In May 2018, I stayed at Sundermeier Home (SH) during a medical mission trip to Timor-Leste. After the house-parents Uncle Joseph and Aunty Grace (MMS missionaries) shared about their sabbatical plans for 2019, God prompted me to return to bridge the gap. With the blessings of my parents, my new boss and my church’s mission committee, I left for Timor-Leste on 2 Feb 2019. This was my fifth and longest trip there, and it was also my first Chinese New Year away from my family.
I spent a fruitful 12 weeks in Timor-Leste as a MITE participant—11 weeks in SH and one week in Hera at St Paul Methodist School standing in for David (MMS missionary) while he was away in Singapore. Relief-teaching was an eye-opening experience. I had a fruitful time of bonding with Jessie, Joy, Isaiah and the schoolchildren. I even had the chance to sit in my first microlet. Though at times the experience was tiring and trying, the Lord’s protection and grace granted me strength and joy to serve and love these younger brothers and sisters.
In SH, together with Rudy (MMS missionary), I oversaw the running of the hostel, and the physical wellbeing, study, spiritual nurturing and discipline of the hostelites, as well as ensuring that the beloved house dogs and cats (Ash, Husky, Melody and Jaspar) were fed! Every week, Rudy and I drove an hour and 15 minutes to Dili to get groceries. I always enjoyed the car rides as I got to see the beautiful greenery, sea and sky of Timor-Leste.
At SH, Papa Joe and Mama Grace—as they were affectionately called—had set a schedule of duties and activities for all hostelites. Each of them was rostered for dish washing, area cleaning and gardening. Some senior ones helped with cooking, and leading worship and devotion.
A typical day started at 6 a.m. After worship and breakfast, I prepared lunch before giving English and Mathematics lessons to the Year 1s. Two Year 2s assisted me to translate to their local dialect, Tetum. After the Year 2s and 3s returned from school, they rested for a while before a period of study, then took turns to complete their chores. At 7 p.m., there was group prayer before dinner, and the day was rounded off at 8 p.m. with a short group worship and devotion, then more study time. There was an extended time of prayer and praise every Friday evening. Lights out was at 10.30 p.m.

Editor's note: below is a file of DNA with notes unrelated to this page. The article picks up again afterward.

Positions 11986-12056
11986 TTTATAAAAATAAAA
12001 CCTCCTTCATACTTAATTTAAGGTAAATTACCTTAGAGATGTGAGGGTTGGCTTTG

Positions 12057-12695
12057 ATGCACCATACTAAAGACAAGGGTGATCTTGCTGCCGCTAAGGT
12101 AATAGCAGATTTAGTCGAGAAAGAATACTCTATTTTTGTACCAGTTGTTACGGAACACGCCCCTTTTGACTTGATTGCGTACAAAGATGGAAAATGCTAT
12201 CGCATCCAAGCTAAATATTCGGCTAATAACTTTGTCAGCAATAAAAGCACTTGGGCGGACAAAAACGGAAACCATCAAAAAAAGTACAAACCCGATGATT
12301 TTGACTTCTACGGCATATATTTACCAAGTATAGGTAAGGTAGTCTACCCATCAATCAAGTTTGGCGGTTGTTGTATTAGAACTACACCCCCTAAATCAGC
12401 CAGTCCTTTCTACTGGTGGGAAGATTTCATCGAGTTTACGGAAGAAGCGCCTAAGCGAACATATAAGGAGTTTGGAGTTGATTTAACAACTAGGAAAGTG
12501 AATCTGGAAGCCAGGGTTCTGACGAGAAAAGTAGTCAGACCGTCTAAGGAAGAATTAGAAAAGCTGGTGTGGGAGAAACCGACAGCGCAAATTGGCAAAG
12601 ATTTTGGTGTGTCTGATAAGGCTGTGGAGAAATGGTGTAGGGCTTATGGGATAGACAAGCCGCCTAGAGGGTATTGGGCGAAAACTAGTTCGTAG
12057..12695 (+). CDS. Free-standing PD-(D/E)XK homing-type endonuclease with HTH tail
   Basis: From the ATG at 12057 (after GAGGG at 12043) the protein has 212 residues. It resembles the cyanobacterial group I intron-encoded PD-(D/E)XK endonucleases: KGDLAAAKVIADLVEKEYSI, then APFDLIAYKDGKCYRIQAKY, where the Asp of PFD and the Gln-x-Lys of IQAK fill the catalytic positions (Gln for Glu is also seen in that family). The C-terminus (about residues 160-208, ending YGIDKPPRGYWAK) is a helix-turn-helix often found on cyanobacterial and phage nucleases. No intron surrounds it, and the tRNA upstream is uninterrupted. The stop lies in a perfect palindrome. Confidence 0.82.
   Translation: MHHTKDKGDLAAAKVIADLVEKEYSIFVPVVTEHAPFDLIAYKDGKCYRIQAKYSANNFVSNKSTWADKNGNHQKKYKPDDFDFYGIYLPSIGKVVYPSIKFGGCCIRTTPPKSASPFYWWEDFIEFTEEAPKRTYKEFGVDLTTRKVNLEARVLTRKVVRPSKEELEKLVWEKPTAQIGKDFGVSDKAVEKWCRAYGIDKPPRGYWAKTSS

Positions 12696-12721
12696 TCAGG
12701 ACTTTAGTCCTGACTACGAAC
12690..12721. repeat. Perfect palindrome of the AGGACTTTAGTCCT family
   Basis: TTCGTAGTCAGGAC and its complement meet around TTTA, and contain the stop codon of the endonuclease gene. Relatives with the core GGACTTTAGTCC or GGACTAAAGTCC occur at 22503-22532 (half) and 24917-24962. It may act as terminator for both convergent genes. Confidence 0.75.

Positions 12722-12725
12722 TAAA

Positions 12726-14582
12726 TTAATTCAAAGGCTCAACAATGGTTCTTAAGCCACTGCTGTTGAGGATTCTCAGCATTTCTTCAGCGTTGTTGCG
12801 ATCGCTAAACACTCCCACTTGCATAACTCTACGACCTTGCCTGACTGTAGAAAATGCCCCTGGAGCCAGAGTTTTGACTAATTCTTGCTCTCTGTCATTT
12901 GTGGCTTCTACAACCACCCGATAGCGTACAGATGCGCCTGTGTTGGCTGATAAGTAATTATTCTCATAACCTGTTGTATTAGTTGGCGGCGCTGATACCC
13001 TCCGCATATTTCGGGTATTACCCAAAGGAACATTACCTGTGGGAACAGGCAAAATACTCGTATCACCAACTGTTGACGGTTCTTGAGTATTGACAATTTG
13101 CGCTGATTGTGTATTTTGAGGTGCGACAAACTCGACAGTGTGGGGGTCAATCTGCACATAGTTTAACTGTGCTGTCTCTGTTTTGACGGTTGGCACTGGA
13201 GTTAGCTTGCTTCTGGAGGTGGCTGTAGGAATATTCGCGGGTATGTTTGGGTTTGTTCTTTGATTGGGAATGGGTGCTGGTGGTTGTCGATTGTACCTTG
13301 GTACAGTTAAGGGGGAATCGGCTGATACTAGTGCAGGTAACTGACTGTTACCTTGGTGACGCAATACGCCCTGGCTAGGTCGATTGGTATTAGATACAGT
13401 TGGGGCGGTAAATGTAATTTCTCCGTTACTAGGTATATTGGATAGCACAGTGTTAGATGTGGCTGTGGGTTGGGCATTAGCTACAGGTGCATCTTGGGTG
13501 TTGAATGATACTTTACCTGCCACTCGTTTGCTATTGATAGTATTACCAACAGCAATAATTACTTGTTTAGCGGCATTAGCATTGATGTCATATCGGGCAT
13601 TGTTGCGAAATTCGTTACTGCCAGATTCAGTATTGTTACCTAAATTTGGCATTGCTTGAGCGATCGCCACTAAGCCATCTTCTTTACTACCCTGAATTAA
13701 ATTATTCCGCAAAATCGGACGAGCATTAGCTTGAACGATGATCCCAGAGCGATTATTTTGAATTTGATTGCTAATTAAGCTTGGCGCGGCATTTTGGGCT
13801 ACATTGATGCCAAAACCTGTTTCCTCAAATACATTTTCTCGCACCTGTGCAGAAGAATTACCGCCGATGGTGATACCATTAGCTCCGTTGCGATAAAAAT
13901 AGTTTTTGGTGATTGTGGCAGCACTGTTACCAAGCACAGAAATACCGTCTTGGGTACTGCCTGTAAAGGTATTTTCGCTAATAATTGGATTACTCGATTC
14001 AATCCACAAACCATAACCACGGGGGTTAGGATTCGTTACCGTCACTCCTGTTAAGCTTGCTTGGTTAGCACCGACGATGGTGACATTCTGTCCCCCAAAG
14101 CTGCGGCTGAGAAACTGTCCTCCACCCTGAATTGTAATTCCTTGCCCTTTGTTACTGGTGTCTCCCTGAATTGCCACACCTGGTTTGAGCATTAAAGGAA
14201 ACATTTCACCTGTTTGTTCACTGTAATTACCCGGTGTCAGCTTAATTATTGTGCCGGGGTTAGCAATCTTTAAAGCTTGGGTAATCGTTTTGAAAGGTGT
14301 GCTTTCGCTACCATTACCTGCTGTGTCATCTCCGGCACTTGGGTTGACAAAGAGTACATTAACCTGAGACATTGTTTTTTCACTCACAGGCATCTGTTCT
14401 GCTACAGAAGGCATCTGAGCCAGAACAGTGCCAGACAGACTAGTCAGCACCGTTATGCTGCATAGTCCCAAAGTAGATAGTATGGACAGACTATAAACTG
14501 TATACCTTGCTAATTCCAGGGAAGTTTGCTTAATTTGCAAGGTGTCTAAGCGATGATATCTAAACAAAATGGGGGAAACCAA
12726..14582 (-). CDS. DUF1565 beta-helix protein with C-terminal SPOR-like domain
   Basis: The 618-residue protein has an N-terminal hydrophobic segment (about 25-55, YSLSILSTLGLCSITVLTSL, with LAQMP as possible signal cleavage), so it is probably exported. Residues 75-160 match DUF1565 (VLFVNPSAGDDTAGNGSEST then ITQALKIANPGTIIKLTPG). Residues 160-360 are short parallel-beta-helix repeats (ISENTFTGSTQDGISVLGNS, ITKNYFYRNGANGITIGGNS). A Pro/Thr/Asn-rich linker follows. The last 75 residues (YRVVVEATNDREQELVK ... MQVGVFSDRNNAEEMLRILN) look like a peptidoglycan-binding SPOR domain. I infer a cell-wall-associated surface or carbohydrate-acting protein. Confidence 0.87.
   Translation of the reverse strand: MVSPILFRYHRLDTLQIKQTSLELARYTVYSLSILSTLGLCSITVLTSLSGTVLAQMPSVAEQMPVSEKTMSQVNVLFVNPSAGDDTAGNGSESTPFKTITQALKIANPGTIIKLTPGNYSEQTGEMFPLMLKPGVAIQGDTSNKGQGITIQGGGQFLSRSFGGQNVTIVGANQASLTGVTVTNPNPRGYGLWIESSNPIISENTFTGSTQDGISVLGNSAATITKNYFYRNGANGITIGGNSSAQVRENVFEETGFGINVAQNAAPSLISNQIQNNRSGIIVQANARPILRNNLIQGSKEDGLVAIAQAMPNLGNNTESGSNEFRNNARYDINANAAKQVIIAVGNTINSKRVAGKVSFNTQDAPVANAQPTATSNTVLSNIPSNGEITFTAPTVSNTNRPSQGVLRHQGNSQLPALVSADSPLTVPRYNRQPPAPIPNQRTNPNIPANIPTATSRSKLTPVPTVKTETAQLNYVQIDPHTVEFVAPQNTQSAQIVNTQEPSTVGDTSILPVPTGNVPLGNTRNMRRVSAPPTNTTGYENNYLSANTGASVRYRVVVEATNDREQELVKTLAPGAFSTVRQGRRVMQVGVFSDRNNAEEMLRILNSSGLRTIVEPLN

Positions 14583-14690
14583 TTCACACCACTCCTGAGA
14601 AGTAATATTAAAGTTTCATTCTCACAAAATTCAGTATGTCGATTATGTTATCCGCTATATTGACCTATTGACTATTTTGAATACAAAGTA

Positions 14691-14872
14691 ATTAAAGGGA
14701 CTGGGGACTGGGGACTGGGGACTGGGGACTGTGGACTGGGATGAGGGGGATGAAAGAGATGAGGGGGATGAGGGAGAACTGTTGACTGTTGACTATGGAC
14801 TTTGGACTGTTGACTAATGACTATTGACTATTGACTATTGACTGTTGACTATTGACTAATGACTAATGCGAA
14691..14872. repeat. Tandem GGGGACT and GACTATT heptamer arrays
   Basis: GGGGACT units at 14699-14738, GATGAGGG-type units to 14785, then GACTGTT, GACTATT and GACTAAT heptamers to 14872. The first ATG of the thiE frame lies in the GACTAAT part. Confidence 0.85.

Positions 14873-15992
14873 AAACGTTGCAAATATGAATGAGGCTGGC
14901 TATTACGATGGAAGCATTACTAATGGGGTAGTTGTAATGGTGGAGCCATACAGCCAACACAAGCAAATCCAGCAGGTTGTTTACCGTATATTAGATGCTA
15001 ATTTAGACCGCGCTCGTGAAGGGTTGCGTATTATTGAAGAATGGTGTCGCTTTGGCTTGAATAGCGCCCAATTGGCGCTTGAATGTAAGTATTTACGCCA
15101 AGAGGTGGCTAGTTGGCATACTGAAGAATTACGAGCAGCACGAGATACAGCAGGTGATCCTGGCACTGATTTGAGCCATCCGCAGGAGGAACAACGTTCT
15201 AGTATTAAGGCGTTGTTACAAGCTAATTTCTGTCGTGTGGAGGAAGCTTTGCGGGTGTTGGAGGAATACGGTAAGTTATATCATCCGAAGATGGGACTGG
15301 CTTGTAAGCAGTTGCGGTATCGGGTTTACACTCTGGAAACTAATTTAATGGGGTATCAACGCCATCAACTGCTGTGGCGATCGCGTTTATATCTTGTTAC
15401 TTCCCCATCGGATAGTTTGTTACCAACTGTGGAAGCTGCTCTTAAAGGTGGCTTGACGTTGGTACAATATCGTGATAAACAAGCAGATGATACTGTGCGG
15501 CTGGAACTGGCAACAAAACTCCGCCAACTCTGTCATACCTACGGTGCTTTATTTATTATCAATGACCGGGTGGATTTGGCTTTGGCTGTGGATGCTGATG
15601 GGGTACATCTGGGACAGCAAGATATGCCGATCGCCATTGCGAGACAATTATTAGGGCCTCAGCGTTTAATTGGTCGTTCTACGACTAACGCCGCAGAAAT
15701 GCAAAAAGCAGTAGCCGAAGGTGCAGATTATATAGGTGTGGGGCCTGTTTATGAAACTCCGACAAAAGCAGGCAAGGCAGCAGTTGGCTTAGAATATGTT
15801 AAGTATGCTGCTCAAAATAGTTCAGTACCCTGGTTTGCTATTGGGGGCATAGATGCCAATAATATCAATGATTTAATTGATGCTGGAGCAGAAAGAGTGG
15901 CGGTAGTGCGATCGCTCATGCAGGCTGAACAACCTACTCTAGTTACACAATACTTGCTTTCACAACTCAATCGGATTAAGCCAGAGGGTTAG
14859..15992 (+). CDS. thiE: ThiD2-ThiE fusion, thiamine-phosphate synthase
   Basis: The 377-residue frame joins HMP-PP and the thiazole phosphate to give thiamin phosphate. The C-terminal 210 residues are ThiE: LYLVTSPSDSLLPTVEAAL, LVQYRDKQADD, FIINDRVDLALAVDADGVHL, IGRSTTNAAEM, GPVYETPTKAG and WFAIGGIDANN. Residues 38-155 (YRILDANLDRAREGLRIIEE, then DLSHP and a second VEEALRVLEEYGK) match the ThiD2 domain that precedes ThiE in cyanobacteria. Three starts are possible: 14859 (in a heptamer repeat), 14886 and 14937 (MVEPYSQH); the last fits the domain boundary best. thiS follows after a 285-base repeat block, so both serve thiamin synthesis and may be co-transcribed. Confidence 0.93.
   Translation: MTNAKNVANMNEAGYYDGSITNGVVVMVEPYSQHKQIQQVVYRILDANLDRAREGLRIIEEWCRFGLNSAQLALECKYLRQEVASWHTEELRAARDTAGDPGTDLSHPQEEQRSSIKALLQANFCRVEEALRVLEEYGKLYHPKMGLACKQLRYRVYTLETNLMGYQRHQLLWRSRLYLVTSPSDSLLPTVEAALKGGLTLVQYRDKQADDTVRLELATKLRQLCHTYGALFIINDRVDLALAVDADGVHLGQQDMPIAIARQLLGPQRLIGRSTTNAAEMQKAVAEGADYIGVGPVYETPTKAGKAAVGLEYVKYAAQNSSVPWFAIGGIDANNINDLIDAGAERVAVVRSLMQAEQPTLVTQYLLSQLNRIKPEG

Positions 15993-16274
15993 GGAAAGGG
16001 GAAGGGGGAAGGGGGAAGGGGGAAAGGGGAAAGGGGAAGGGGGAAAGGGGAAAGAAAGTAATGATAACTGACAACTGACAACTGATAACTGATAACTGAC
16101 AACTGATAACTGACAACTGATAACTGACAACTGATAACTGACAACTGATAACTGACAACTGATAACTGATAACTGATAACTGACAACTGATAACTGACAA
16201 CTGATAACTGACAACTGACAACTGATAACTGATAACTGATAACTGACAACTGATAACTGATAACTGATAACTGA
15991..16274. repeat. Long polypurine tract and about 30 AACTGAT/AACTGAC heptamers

With no official lessons on the weekend, the hostelites completed their general cleaning duties in the morning and had a games session in the afternoon. On Sundays, we went to a nearby church for service, after which we would have our own hostel service at 11 a.m. with a team of the hostelites leading worship, and Rudy or I giving the messages. The hostelites were allowed free time during the evening on weekends, during which they would watch movies or relax with a guitar at the front porch.
During the farewell cum appreciation session on the night before I left, the sadness of leaving this special place hit me. I was touched by the sincere words of one of the leaders who came up to share. He had changed for the better over the three months and I was glad to have contributed to this change.
Evelyn Kong has been a member of Aldersgate Methodist Church for 18 years, where she currently leads a cell group of young adults. Outside church, she serves the community as a senior staff nurse.
Photos courtesy of Evelyn Kong